“I will share this: on Monday, July 4, at approximately 5 p.m., the FBI contacted the Madison Police Department and requested mobilization of our SWAT team. They believed the suspect could be in the Madison area,” Barnes said. “Our SWAT team began the process of mobilization and staging when we were subsequently informed that the suspect was already in custody in Illinois. At that time, we released our teams.”

“We will never know for certain what stopped him, but I am thankful that no innocent lives were taken from our city,” the police chief added. “Monday is another painful reminder that mass shootings are far too common in our country.”

Speaking to News 3 Now on Tuesday, Barnes initially declined to comment about Crimo being in the Madison area, referring questions to the FBI.

RELATED: Madison police chief shares how department keeps large events safe after Highland Park parade shooting

During the news conference, Dane County Sheriff Kalvin Barrett said his agency is ready and willing to help federal authorities with their investigation if asked.

“July Fourth celebrations are an American tradition,” he said. “We celebrate our independence in small and large towns all throughout our country, and the attack on July Fourth was an emotional attack on each and every community here in America.”

Madison Mayor Satya Rhodes-Conway called the news “deeply disturbing” and called on lawmakers to enact tougher gun control laws.

“Thank goodness he didn’t do anything here in Madison, but it could have happened. And frankly, right now, we know that something like this could happen in any community in the United States of America. And does happen on a weekly basis,” the mayor said Wednesday. “So yes, people should be aware; they should be afraid that a mass shooting can happen in our community. And I think that it’s important for us to not just say ‘whew okay it wasn’t us this time’ and move on with our lives. We have to demand better from our state and federal government. And it’s not going to get better until we do.”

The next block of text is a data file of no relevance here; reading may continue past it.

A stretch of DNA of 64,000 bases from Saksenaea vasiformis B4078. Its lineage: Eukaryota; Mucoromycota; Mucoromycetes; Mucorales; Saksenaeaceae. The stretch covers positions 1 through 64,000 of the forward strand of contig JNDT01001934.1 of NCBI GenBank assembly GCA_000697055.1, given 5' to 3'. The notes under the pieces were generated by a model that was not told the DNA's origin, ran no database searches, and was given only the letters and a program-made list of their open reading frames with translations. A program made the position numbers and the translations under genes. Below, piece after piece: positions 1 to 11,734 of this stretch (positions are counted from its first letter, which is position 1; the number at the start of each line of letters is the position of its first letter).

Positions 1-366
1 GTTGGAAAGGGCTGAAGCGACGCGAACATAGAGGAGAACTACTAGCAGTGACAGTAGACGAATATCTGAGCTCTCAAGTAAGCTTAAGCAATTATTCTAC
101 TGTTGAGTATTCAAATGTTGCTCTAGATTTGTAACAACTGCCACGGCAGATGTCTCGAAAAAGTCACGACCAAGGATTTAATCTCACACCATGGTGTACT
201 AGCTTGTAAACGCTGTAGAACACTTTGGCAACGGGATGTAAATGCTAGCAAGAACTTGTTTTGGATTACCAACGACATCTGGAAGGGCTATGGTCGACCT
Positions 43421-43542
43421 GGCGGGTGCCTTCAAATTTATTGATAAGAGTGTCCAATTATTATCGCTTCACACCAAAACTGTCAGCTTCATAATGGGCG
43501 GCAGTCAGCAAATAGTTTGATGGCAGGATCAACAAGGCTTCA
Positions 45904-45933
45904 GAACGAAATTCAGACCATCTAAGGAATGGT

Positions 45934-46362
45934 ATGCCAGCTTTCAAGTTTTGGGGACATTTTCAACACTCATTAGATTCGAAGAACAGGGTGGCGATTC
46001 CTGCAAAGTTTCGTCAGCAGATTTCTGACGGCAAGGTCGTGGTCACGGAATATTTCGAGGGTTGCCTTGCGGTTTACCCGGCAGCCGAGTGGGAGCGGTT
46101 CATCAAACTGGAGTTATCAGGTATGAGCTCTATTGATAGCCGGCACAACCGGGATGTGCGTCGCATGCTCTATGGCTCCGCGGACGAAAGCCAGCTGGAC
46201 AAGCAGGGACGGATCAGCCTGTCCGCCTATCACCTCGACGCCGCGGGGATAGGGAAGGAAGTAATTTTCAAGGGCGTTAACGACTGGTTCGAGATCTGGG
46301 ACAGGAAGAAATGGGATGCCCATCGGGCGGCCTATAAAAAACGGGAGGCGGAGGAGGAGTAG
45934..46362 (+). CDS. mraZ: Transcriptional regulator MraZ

Dane County Executive Joe Parisi responded to Crimo’s alleged thoughts about carrying out a second attack in the Madison area, calling it a “frightening reminder” that no one is immune to the “often randomness of gun violence.”

Rep. Dianne Hesselbein (D-Middleton), who lives around a mile from where Crimo’s phone was recovered, said the incident shows nowhere is safe from gun violence.

“Thank God he decided not to do anything here, but once again my heart breaks for the people of Illinois,” she said. “I don’t know what it’s going to finally take for the Republican Party to wake up and realize that gun violence is an epidemic that happens in this country over any other country and we have to take it seriously and we have to get guns off the streets.”

A judge in Illinois ruled Wednesday that Crimo will be held without bond after being charged with seven counts of first-degree murder, which carries a maximum penalty of life in prison without parole. Prosecutors say they plan to file additional charges in the future for every person who was injured in the mass shooting.